Since the devastating earthquake, how have young people contributed to rebuilding the country and reshaping its fate for the future?
It’s been nice to see the 2nd and 3rd generation members of the diaspora chip in the reconstruction. They bring their education and creativity to the reconstruction efforts. I’ve been impressed by many rebranding initiatives – from efforts in the Jeune Chambre de Commerce Haitienne de Montreal to the Je Love Haiti event that was held in Montreal in January, which will now be an annual rendez-vous.
What programs/opportunities are there for young professionals to take an active role in positively impacting Haiti?
The government has various incentives to facilitate new investors such as fiscal exonerations up to 15 years and entities such as CFI (Government of Haiti’s official Investment Facilitation Center) to help accompany new investors in developing endeavours in Haiti. And, as Consul General, it’s my role to accompany Canadian professionals who are interested in being active in the business development in Haiti.
What is one goal you set for yourself in 2013?
Canalized important investments to Haiti and consequently create more jobs in Haiti as unemployment remains one of the county’s greatest challenges.
What message would you send to the younger generation of Haiti in terms of shaping a positive future? To paraphrase Henri Poincaré: “There is no conceivable way to demonstrate that anything is impossible.” If they have an idea or a dream for Haiti, nothing should stop them in making it a reality.
What role can Canada and foreign investors play in ensuring a prosperous future for Haiti, both socially and economically?
Believe in Haiti and in its full potential.
Stéphanie Villedrouin, Tourism Minister of Haiti (top left and above, at the Je Love Haiti event in Montreal on January 9, 2013. Photo by Darwin Doleyres):
What was the inspiration for your career choice?
To work for my country has been always my guide. As you know, Haiti was a successful destination in the Caribbean in the 80s, so I know we could return to the word touristic market and it was my inspiration to study Tourism and Hospitality.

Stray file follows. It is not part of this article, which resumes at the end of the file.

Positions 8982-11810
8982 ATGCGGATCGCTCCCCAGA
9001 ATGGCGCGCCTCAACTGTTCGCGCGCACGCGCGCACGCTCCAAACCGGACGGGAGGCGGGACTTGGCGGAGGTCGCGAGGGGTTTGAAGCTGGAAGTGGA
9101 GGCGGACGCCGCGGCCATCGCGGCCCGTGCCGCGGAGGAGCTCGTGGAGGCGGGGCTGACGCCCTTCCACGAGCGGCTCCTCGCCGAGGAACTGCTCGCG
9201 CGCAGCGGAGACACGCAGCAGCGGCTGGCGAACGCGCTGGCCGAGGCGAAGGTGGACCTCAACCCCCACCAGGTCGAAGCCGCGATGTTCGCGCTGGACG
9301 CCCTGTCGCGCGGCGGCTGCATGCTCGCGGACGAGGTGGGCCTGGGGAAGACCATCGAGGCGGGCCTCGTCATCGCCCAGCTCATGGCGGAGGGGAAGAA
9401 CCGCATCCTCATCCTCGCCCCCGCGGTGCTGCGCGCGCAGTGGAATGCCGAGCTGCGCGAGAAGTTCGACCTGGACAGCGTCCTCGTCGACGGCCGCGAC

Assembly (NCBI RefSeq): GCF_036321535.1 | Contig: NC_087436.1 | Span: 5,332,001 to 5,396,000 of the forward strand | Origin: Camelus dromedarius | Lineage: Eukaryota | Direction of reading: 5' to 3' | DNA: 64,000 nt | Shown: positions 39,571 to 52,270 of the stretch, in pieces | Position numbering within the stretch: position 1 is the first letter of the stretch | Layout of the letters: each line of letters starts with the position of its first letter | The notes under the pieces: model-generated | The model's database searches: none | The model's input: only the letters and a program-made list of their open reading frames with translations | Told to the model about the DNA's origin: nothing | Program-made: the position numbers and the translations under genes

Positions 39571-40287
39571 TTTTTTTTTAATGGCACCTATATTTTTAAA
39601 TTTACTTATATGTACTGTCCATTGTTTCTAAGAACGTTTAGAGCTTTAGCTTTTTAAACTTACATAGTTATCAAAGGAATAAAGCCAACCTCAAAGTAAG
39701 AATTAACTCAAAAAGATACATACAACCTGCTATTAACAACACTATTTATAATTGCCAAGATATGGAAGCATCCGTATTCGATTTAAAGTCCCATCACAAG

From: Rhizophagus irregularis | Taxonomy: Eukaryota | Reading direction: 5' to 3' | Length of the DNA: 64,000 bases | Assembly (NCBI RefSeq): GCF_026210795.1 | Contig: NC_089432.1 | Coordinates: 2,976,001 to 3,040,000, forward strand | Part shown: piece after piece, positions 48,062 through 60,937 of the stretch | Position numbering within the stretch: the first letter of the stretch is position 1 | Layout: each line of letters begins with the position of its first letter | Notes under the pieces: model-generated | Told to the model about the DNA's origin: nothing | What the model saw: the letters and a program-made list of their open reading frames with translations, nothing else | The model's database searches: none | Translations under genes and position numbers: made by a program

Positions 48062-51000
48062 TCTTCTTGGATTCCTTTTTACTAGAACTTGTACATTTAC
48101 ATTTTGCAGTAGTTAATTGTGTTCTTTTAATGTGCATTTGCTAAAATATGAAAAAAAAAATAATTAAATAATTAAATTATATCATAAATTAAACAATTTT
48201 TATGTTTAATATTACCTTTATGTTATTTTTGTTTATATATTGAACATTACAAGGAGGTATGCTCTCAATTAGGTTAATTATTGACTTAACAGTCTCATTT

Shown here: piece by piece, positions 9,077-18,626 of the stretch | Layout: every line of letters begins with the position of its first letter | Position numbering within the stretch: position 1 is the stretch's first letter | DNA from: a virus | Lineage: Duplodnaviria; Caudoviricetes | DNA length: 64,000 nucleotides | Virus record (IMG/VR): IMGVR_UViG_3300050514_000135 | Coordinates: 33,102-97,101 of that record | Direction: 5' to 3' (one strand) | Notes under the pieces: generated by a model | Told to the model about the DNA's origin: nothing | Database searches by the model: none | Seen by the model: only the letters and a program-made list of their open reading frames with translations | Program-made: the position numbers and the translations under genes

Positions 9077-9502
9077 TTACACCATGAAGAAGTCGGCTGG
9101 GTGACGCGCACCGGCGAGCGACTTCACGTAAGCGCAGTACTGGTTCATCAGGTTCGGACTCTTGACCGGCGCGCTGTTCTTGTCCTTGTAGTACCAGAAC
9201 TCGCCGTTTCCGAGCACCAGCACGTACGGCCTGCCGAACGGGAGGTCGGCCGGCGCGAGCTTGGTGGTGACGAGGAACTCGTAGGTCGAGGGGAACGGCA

How has the role of Haiti’s Tourism Minister changed since the devastating earthquake in 2010?
The role of Tourism Minister of Haiti has not changed because of the earthquake, it has changed because this government has a very strong bet in tourism as an economic engine, as one of the best ways that Haiti and Haitians can get a future through employment and investments.
How important is the tourism industry to a country whose economy is in such a consistent struggle?
It’s one of the most important. In 2012, G20 world leaders have recognized the importance of travel and tourism as a driver of jobs, growth and economic recovery for the first time. And the World Travel Organization International (WTO) affirms that “tourism is one of the principal economic activities of Small Island Developing States.” A new UNWTO report launched on the occasion of the United Nations Conference on Sustainable Development (RIO+20) confirms tourism as an essential source of job opportunities, livelihood, foreign exchange and inclusive growth for these countries.
Haiti has the potential to attract visitors and this industry could be one of the most important sources of employment and richness to young Haitian people.
How are young people playing a role in changing the overall perception of Haiti as a travel destination?